Honey, where’s the newspaper?
Thanks to recent changes in how people get their daily news, that question is quickly becoming an anachronism. Because of this change, Postmedia has recently made some changes of its own. None of the online versions of this company’s newspapers are free to read anymore. As of last Tuedsay, after surfers read 10 articles, they are prompted to pay a fee for continued access. Postmedia made the changes to some of its papers last year, and time finally ran out on the rest of them last week.
When people first saw this news, I imagine that many reacted as I did: I immediately clicked to a different website in a fit of self-righteous indignation. I refused to even click on the link to find out how much it would cost to sign up for the digital edition. When I was getting ready to write this article, after having had few days to get over (most of) my indignation, I finally checked it out: for access to the digital edition only, the monthly cost is $10.49. The yearly subscription rate is $125.90, so there’s no discount for a long-term subscription. This isn’t actually a lot of money, but it sure is a lot more than free, which is what it was until last Tuesday.
Today, the Monday of the Victoria Day long weekend, is the first day that this has really hit home with me. It is usually my morning ritual on Sundays and “bonus” days off like today to pour a big cup of coffee and to take an hour or two to peruse the Internet. Yesterday I was busy, so today was my first day to engage in this ritual since Postmedia put up its paywall. I always (used to) start with the news, and then let things happen as they may from there. Not today. I had to get my news from CBC (OK, but not great for local news) and then (gulp) Yahoo. Yes, I feel dirty.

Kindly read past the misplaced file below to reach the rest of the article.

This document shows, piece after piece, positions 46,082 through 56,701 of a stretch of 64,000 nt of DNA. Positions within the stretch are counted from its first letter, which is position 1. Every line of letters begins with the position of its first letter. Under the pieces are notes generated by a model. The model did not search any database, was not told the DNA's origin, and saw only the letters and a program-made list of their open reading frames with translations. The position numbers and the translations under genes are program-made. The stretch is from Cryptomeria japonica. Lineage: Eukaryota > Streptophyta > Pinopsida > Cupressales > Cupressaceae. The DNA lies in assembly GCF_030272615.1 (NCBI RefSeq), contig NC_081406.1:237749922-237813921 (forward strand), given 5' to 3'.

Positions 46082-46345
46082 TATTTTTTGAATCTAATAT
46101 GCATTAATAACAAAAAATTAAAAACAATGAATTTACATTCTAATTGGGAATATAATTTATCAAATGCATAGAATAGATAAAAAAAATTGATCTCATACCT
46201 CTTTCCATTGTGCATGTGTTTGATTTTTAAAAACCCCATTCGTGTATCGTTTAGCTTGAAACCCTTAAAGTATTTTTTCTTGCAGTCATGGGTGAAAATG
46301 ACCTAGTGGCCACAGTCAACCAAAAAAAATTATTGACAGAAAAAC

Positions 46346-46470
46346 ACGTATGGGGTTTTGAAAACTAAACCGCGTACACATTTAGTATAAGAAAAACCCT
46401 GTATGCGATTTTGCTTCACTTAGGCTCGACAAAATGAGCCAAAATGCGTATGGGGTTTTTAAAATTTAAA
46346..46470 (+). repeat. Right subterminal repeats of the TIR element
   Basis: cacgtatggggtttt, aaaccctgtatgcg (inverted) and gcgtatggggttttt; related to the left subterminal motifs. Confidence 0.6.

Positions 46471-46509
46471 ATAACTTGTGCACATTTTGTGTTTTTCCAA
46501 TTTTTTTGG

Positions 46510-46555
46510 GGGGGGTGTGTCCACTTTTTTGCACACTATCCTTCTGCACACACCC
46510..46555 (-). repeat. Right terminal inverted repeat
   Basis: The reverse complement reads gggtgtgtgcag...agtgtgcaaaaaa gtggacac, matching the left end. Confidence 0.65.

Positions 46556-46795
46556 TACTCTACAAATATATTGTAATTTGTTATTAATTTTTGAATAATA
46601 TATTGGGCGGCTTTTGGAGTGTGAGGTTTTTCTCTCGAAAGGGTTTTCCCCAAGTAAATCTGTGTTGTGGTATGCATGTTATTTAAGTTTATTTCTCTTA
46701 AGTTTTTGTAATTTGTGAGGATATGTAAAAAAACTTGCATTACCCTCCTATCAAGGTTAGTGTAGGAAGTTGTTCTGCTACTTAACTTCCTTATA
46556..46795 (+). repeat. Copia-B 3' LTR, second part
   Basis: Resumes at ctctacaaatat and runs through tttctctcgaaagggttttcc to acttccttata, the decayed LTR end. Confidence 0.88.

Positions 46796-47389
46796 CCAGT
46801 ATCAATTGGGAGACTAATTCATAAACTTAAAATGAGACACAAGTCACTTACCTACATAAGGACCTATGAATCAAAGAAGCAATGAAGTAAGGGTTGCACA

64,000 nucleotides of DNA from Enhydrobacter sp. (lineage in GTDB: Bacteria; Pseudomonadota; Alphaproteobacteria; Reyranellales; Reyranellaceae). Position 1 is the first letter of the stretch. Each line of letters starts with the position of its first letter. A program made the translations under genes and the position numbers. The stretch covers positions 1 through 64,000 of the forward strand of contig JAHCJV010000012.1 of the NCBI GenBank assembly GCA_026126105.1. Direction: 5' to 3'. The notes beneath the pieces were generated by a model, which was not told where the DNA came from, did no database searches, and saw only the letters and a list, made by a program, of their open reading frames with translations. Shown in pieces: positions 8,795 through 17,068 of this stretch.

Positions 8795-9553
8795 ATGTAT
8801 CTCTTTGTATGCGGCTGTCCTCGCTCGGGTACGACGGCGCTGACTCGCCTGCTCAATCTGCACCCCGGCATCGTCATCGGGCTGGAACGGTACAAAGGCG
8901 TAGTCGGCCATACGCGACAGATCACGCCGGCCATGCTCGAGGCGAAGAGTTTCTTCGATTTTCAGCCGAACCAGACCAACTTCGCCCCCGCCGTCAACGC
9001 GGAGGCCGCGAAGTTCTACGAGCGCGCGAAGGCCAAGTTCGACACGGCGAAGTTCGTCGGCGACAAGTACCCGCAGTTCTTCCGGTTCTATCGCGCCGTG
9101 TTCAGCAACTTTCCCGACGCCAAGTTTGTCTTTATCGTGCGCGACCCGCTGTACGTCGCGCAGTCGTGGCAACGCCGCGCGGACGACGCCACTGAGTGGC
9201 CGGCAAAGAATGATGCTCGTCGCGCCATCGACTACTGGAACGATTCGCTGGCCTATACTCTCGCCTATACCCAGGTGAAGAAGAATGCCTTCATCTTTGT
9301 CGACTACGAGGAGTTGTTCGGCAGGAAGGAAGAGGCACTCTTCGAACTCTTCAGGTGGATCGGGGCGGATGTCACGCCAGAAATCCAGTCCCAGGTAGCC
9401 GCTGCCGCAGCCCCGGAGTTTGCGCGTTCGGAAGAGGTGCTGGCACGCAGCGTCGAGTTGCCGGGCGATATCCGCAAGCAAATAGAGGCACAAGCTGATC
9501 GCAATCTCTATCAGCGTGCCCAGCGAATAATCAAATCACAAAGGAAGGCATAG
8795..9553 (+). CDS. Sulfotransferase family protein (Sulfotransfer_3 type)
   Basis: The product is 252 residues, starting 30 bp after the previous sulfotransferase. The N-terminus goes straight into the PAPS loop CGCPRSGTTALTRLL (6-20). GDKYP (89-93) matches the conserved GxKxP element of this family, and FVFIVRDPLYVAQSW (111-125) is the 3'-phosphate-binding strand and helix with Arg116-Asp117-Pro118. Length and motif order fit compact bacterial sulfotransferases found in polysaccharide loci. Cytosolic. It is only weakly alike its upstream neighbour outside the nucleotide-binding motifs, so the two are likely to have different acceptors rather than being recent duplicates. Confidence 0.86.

I suppose I will eventually knuckle under and pay, but I won’t be happy about it, and I’m planning on putting it off as long as possible. I’ll be especially put out if the online version of the paper continues to be dominated by (obviously ineffectual) ads.
I understand the thinking behind this change, and I get that newspaper companies are expensive to run, but I got used to my online news being free. My local paper tried charging before, and they backed off, I assume because it wasn’t working. So why are they doing it again? They’re doing the same thing, but expecting a different result? Isn’t that a common definition of insanity?
I guess the thing that really bothers me is that, while there are still salaries that need to be paid, news is a lot more efficient to gather these days, especially with a nation-wide company like Postmedia. With reporters in almost every corner of the country, and access to international wire services, I just can’t see that producing a newspaper is as expensive, in relative terms, as it used to be. I get that producing a physical paper is expensive, but producing a digital edition, while far from free, must be much cheaper than paying a small army of people to produce and distribute a physical paper. I’m left wondering if the money raised from online subscriptions won’t be used to subsidize the physical version. If so, I would think that a better option would be to charge more for the physical product, and leave the digital version alone.
Unlike the last time they tried charging for access, I get the feeling that this time, the decision won’t be reversed. I get it, but I really don’t like it.